While former 20-game winner Scott Erickson was on his way to 19 losses in 1993, one phrase we heard over and over was that “It takes a good pitcher to lose 20 games.”
That may sound strange, but when you think about it, makes senses. Only a pitcher with whom a manager has confidence gets an opportunity to take the ball every fifth day despite a lack of tangible results.
That philosophy holds true with regard to skippers, as well. In order to lose a lot of games, you need to have won a lot of games, because the ones who do nothing but fail won’t continue to get work.
This week’s E4 examines the best managers in baseball history who finished their careers with losing records. The prerequisite? One grand. Only 55 managers have won 1,000 games, so anyone yet to achieve that plateau was off the board. It was tough, but we found our four, some of which may surprise you. Two of them are enshrined at Cooperstown.
Tom Kelly v. Jim Leyland
Alright, no question that Leyland has won more games (1412), posted a higher winning percentage (.496), made more playoff appearances (5) than Kelly, and helped put Detroit back on the baseball map. But it all came down to two things: Leyland has only one World Series ring, and didn’t win it until he was handed the keys to an All-Star Florida club in 1997.
Kelly won it all twice. And when¬†presented with a choice of having¬†two championship rings or just one, we’ll take two every day of the week.
4. Tom Kelly (1140-1244, .478)
“Tom is an institution. He isn’t just another manager. It’s going to be tough without him. After all, when you say Twins, you say Tom Kelly.” — late Twins owner Carl Pohlad at Kelly’s retirement press conference
Kelly¬†spent 16 years as a major league manager, all of them with the Twins, and though he may have only enjoyed five winning seasons, only 42 managers won more games than TK.
Minnesota won the 1987 World Series in Kelly’s first year at the helm, and repeated that feat in¬†an epic ’91 Series, which may have been the greatest ever played. Kelly also led the Twins to three second-place finishes in 1988, ’92 and 2001, the final year of his career.
The ’91 AL Manager of the Year was never really given teams with much of a shot following the ’93 season, and turned down offers to manage¬†in both Boston and Los Angeles, where he undoubtedly would have benefited from deeper talent pools and deeper pockets.¬†Kelly, though, remained with Minnesota, and continued to¬†preach “Twins Baseball,” helping to establish a franchise mentality that, make no mistake,¬†has largely contributed to the recent success of baseball in Minnesota.
3. Gene Mauch (1902-2037, .483)
“If you had the best club, you had a chance to beat him; if he had the best club, you had no chance; if the clubs were even, he had the advantage. I managed against him for a long time. I always had the better teams. Gene Mauch wasn’t aloof (a common accusation), he was only intense.” — Sparky Anderson from The Man in the Dugout (2000)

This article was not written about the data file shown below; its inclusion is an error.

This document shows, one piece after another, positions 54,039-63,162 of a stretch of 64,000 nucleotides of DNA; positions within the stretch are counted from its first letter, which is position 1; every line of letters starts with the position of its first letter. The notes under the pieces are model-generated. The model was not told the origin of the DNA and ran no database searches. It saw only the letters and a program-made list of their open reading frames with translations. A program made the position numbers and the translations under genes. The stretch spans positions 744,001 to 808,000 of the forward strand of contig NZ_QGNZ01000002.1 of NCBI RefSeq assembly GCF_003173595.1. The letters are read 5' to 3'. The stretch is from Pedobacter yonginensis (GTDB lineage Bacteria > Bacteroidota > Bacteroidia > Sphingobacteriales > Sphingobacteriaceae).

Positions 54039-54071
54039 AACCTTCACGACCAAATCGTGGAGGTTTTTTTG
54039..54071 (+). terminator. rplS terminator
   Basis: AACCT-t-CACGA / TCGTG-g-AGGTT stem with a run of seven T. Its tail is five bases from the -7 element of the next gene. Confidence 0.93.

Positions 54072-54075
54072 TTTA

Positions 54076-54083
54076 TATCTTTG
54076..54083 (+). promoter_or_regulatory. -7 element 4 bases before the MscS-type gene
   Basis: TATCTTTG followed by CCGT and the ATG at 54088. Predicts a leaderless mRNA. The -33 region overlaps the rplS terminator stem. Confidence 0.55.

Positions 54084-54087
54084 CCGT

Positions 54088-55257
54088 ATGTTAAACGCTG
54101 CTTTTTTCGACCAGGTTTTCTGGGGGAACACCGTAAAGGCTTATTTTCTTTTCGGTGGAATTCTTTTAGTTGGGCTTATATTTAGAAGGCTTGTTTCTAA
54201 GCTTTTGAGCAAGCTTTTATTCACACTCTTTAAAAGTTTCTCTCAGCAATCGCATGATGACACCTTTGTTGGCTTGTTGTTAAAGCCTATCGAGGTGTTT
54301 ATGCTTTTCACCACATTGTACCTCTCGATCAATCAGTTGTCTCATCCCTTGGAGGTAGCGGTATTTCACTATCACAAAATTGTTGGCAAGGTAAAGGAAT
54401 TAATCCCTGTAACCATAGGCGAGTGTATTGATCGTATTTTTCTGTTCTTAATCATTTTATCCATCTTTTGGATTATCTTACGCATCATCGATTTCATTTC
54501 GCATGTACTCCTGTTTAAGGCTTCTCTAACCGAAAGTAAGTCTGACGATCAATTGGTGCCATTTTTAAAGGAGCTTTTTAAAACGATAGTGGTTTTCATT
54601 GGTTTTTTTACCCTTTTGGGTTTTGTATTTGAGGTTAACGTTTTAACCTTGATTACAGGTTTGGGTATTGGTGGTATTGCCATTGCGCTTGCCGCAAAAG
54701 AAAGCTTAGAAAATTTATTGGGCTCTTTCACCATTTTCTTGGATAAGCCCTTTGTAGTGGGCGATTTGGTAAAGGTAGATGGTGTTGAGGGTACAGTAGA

Over 26 years with Philadelphia, Montreal, Minnesota and California, Mauch earned enough victories to rank 12th on the all-time wins list. That figure, albeit impressive, is trumped a bit by the fact that Mauch also owns the fourth-most losses in big league history.
Many of them were of the hard-luck variety, however. Take the 1964 Phillies, for example,¬†a team that led the NL by 5.5 games on September 21, only to find themselves¬†one game back¬†on September 27. It was a collapse that Mauch¬†said was¬†¬†“like watching someone drown.”
Mauch posted losing records at every stop, save his last, where he¬†finally reaped the benefits of talent to accompany his baseball mind. Mauch enjoyed a winning record in Anaheim (379-332),¬†where he led the Angels to¬†a pair of AL Western divison crowns (1982 & ’86) and a second place run in ’85.
2. Bucky Harris (2157-2218, .493)
As player/manager for Washington, Harris led an organization known for being “First in war, first in peace, and last in the American League” to DC’s only baseball title in 1924, the first of back-to-back pennants for the Senators.
Harris enjoyed success early on, with winning records in each of his first¬†four seasons, but only posted six more over his final¬†quarter-century as a manager.
Harris reached the World Series a third time, when he guided the New York Yankees to the title in 1947. Elected to the Hall of Fame by the Veterans Committee in 1975, Harris ranks seventh on baseball’s list for managerial wins, but lost more games than all but one.
1. Connie Mack (3731-3948, .486)
“It is more profitable for me to have a team that is in contention for most of the season but finishes about fourth. A team like that will draw well enough during the first part of the season to show a profit for the year, and you don’t have to give the players raises when they don’t win.” — Connie Mack
What can we say? The man was ahead of his time. Cornelius Alexander McGillicuddy was known for assembling¬†championship teams, only to trade off the parts for money, and build them again. In fact, Mack was so adept at the tactic, he managed clubs that won 100 games 18 years apart, with the 1911 World Series-winning Philadelphia Athletics, and again with his championship¬†squad of 1929.
Philadelphia lost its share of games as a result of that strategy, however, as the A’s suffered through ten 100-loss seasons under Mack’s watch.
Mack took over as owner and manager of the A’s in 1901, and didn’t relinquish his power until the age of 87, following the 1950 season.
Baseball’s all-time leader for both wins and losses, Mack led the A’s to¬†nine pennants and five championships, and managed the American League in the first All-Star Game held at Comiskey Park in 1933.
Mack was inducted into the Hall of Fame in 1937, and you can see below, was still getting it done at 83 years of age.
Disagree? Make your case.